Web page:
Эжен Делакруа - Греция на руинах Миссолонги 1826

The Dying Turk 1825-1830 Combat Between the Giaour and the Pasha 1826 Esquisse pour Le Christ au Jardin des Oliviers. Sketch for Christ in the Garden of Olives 1826 Greece expiring on the Ruins of Missolonghi 1826 Mephistopheles Aloft 1826 Milton dictated to his daughters. The Paradise Lost 1826 Portrait of a Turk in a Turban 1826
Эжен Делакруа - Греция на руинах Миссолонги 1826

Греция на руинах Миссолонги 1826
209x147см холст/масло
Musée des Beaux-Arts de Bordeaux, Bordeaux, France

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From Los Angeles County Museum of Art:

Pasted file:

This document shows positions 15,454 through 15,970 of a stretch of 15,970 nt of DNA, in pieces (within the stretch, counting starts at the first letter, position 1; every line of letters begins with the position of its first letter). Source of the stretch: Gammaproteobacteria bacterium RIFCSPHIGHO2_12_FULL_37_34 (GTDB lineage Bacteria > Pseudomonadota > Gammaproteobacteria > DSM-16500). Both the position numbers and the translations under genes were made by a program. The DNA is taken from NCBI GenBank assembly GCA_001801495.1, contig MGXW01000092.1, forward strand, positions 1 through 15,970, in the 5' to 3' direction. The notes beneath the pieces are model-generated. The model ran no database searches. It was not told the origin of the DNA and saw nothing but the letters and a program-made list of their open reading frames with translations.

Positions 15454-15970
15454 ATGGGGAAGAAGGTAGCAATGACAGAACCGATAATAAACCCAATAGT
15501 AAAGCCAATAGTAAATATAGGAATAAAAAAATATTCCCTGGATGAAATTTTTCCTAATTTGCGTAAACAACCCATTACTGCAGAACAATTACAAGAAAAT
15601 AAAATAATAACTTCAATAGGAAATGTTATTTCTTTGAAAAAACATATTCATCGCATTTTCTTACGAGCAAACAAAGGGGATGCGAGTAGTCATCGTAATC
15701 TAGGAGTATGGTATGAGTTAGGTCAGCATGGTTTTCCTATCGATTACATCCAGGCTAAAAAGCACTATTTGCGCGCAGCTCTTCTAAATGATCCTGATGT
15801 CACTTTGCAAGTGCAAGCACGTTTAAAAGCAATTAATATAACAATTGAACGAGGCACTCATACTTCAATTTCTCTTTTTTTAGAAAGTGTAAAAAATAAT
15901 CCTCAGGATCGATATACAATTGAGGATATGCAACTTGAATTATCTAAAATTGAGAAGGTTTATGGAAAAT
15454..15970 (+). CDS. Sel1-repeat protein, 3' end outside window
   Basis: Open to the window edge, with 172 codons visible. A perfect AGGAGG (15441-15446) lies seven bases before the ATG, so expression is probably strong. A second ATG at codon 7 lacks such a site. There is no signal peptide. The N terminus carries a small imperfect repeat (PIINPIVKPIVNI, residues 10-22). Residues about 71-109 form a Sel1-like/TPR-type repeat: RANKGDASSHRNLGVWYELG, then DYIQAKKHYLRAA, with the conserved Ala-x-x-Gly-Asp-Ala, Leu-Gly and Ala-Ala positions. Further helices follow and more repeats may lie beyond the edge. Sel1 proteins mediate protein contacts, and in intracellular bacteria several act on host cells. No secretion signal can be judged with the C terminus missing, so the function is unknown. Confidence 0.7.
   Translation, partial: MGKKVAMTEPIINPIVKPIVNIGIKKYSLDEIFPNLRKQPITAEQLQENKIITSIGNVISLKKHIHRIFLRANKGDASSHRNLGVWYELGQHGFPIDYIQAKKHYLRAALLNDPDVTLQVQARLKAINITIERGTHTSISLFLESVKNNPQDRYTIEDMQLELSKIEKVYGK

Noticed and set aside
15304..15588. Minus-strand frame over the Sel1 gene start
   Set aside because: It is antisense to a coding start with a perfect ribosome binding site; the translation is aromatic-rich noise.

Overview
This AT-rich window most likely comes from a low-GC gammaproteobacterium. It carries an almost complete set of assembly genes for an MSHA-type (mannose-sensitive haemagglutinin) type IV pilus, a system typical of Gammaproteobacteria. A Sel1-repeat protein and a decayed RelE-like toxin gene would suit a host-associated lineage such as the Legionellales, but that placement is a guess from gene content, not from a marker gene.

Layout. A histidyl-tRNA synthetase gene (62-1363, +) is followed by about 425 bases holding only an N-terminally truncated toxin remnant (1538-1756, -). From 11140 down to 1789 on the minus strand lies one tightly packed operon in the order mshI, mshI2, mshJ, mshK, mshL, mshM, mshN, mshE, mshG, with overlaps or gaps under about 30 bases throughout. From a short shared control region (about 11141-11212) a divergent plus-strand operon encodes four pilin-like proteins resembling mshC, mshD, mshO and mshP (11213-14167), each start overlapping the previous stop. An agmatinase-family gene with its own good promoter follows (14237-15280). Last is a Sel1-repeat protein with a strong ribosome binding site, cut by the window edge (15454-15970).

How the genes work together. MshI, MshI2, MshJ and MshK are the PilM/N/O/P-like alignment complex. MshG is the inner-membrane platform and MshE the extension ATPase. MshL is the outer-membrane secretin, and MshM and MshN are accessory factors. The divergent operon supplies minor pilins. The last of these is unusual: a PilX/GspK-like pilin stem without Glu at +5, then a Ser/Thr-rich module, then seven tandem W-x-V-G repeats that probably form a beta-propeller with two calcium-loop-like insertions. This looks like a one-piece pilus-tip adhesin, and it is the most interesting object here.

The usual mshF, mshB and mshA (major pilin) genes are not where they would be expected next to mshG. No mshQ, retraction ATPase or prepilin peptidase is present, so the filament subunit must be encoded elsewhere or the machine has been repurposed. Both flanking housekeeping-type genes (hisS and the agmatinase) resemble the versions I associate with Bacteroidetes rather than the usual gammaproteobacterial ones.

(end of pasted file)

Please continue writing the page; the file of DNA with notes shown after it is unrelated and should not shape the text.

Painted in 1826 by Eugène Delacroix, the leading French Romantic painter of the day, Greece on the ruins of Missolonghi is one of the most celebrated French paintings of the 19th century. It was executed shortly after the event it commemorates: In 1825, during the Greek war of independence from Ottoman occupation, Turkish troops besieged the city of Missolonghi. The Greek population, already decimated by famine and epidemics, attempted a heroic liberation that ended in tragedy when the Turks killed most of the population of the city. Delacroix, like many European artists and intellectuals, was a fervent supporter of the Greek cause. Most of the painting is dedicated to the figure of Greece herself, represented as a young woman wearing traditional costume. Her posture and expression recall traditional religious images of the Virgin weeping over the body of Christ. The image of suffering Greece succeeded in conveying the plight of the Greeks to the French public.